RIP: Rick Tumanis (1956-2011)

Our good friend and Art Director has passed away.

Rick Tumanis (1956-2011)Last Friday, Richard A. “Rick” Tumanis, my long-time business partner and longer term friend, died unexpectedly in his sleep.  Rick served as Art Director for SophSoft, Incorporated and Digital Gamecraft, of which he was a founding member.

Raised in Battle Creek, Michigan, Rick received a degree in English from the University of Michigan, followed by a law degree from Cooley Law School, but he chose to pursue a career in video game artwork, as well as his personal love of making music.  Rick began in the video game industry in 1987 when he joined Quest Software and provided artwork for the classic title, Legacy of the Ancients (Electronic Arts); he followed that up by creating all of the artwork for its quasi-sequel, Legend of Blacksilver (Epyx).

In 1995, Rick joined up with (then) Sophisticated Software Systems, contributing to games such as Mission Critical (Legend Entertainment), ZPC (Zombie), Vegas Fever (Encore), Card Crazy 2 (Encore), Slot City 2 (Encore), and MVP Backgammon Professional (MVP Software).  He was lead artist on Bicycle Card Collection (Microsoft), included in Microsoft Plus! Game Pack: Cards & Puzzles.  This led to a collaboration with Goodsol Development, for which he provided almost all artwork for more than 10 years, on games including Pretty Good Solitaire, Most Popular Solitaire, Action Solitaire, FreeCell Plus, and Pretty Good MahJongg.

At the time of his death, Rick was working on a couple of upcoming iOS games and completing work on his most recent solo album, Earfull.

Services were held 1:30pm, Thursday, August 4, at Farley-Estes & Dowdle in Battle Creek, with visitation an hour prior.  Click here for Rick’s obituary page.  [edited 08/08/2011]

Rest In Peace, Rick.  It is a shame that you did not see all of our big plans come to fruition.  You will be greatly missed.

RIP: Mike Dulin (1943-2010)

A friend and colleague passes away.

Last Wednesday, July 28, 2010, Michael Dennis Dulin died from complications of pulmonary fibrosis; he was 66.  [Here is his Obituary from the Janesville [Wisconsin] Gazette.]

Mike Dulin

Mike Dulin at SIC 2006

Mike Dulin was the founder of SharewareJunkies.com and other related web sites.  Within the shareware industry, he was perhaps better known as a perennially upbeat attendee at industry conferences, an advocate for software entrepreneurs, and the driving force (and voice) behind SharewareRadio.com.  (He interviewed me for his site back in 2007.)  Mike always had a story at the ready, including some amusing anecdotes from his previous career as an air traffic controller at Chicago O’Hare.  He qualified as a true “character” (in the best way), living and working in both Finland and Guatemala, commuting a couple of times each year.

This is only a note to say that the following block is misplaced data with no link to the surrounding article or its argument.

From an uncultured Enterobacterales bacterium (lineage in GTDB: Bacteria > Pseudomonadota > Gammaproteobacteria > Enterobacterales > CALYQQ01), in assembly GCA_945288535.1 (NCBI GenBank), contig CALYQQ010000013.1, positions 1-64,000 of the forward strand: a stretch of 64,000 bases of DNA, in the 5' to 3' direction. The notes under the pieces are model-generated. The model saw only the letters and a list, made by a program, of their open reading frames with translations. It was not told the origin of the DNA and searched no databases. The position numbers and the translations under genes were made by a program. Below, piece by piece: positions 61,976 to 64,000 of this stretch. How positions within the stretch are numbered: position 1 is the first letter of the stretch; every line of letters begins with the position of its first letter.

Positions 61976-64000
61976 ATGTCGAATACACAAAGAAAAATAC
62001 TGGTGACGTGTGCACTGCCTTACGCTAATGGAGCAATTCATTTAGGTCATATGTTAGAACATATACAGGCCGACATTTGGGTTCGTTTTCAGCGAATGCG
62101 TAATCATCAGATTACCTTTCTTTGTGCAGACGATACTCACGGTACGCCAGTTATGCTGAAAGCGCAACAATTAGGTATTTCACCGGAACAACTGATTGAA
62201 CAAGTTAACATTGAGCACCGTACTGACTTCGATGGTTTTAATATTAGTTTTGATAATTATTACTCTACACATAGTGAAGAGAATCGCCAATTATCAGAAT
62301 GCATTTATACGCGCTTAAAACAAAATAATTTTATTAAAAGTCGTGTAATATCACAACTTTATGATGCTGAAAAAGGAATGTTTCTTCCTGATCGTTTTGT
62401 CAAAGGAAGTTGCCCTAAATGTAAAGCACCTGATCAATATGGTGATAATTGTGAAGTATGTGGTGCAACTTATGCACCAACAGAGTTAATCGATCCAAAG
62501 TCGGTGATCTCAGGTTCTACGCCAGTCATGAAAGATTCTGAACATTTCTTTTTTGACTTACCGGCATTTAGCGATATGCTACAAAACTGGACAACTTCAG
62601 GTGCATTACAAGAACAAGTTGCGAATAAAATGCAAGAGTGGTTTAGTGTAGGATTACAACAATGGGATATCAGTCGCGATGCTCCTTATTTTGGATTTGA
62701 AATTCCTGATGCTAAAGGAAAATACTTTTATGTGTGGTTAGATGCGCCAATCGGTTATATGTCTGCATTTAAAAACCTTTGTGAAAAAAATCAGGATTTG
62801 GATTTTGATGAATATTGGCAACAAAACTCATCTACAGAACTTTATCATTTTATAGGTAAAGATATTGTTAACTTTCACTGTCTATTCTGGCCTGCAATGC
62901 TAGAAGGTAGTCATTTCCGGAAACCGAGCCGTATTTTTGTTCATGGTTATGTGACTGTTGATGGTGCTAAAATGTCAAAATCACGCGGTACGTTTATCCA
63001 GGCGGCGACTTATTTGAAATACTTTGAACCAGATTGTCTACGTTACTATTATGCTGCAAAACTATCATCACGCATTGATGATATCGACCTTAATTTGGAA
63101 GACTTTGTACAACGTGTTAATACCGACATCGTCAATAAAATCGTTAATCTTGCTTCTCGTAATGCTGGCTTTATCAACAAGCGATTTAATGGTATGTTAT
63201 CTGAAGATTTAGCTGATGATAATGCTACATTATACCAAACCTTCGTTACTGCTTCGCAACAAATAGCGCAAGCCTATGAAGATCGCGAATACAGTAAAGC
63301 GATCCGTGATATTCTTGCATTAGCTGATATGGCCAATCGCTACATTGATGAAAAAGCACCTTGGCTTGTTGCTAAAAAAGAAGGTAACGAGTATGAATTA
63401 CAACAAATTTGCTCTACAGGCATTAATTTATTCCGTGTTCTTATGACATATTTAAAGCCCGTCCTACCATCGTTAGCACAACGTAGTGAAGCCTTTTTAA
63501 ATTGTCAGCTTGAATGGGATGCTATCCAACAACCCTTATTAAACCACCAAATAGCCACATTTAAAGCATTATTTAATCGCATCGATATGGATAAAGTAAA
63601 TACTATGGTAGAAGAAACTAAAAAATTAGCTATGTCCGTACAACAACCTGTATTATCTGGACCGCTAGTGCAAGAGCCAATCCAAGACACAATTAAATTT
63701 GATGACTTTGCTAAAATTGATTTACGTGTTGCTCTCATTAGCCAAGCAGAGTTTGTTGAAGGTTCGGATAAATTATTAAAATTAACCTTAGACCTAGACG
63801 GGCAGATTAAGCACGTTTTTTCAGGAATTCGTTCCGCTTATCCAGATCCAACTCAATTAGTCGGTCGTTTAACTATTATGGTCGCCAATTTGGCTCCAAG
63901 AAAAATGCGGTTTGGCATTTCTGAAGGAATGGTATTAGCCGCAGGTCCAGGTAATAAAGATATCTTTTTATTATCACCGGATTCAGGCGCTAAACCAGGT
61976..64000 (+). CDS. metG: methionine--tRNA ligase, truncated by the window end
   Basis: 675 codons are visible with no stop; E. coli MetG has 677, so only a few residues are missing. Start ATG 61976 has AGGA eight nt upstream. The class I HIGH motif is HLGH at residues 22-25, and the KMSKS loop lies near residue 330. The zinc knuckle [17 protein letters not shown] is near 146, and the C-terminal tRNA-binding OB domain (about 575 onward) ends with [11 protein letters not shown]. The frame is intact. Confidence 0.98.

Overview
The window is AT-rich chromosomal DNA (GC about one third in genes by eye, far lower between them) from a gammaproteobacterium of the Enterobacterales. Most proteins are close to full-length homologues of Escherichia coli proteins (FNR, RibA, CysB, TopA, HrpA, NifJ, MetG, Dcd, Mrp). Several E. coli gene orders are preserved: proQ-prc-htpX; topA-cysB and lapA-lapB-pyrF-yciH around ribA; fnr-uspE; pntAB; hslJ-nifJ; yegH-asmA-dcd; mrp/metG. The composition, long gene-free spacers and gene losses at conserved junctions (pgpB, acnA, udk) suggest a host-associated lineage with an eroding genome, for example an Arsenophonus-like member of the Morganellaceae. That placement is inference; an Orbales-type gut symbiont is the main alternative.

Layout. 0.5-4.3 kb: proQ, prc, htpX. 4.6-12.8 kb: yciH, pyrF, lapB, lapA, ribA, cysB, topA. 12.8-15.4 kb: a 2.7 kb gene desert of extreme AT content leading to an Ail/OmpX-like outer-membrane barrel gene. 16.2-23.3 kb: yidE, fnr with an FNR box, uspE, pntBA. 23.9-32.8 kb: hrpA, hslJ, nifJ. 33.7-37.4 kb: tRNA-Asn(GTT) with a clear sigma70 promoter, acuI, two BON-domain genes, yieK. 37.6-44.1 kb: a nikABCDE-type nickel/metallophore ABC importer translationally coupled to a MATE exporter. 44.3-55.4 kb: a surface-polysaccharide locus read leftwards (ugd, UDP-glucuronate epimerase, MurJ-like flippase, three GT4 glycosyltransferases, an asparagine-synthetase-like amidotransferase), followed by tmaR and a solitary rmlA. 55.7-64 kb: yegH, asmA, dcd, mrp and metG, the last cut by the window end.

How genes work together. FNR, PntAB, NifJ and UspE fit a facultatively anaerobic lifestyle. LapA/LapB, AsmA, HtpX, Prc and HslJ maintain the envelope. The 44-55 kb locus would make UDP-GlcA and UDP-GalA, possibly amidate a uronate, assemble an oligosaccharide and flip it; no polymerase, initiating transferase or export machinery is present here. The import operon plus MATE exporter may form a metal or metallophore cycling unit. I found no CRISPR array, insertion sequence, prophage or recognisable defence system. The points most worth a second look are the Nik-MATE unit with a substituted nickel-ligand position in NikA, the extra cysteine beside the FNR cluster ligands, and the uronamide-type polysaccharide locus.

At the time of his death, Mike Dulin was serving as the President of the Association of Software Professionals, a position to which I was instrumental in appointing him back in 2008 (when I was ASP Chairman of the Board).  Mike remained in that role and was still performing his duties for the ASP at the Software Industry Conference less than two weeks before his passing (and I am sorely disappointed that I was not there at SIC 2010).

Rest in Peace, Mike.  You will be missed.

RIP: Majel Barrett

The voice of the Star Trek computer passes away.

Yesterday, Majel Barrett, wife of Star Trek creator Gene Roddenberry, died at the age of 76 after a battle with leukemia. For those unaware of her career, she played the recurring roles of Nurse Chapel on the original Star Trek series (TOS) and Lwaxana Troi in Star Trek: The Next Generation (TNG). She was also the voice of the computer on the Enterprise in ST:TNG, which is my connection to her (though we never met).

I share credits with Majel Barrett on Star Trek: The Next Generation, “A Final Unity”. I was the lead programmer for the project, and after we made the (risky, at the time) decision to ship only on CD-ROM, it was decided that the game should feature voice acting from all of the stars of the series. Unfortunately, the management at Spectrum HoloByte only counted seven actors in this group, failing to consider the voice of the computer, for which they were going to use a generic voice actress. I suspected that fans would notice the different voice, but after my wife pointed out that they would also notice the absence of Majel Barrett (or Barrett-Roddenberry) in the game credits, I went and argued the point, successfully. The computer in our game found its proper voice.

It may be interesting to see where the Star Trek universe goes from here.

For more details (and pictures), see these articles from the New York Daily News and NBC Los Angeles.

In other news, Deep Throat, the key informant in the Watergate scandal, also died yesterday, perhaps having lived long enough to see something he may have never expected in his lifetime.

To end on a positive note, A Christmas Carol, by Charles Dickens, was published 165 year ago today. I celebrated by watching the TNT version, starring Patrick Stewart, who played Captain Picard on ST:TNG, including in the aforementioned game.

And Tiny Tim, “who did NOT die,” lives on to this day…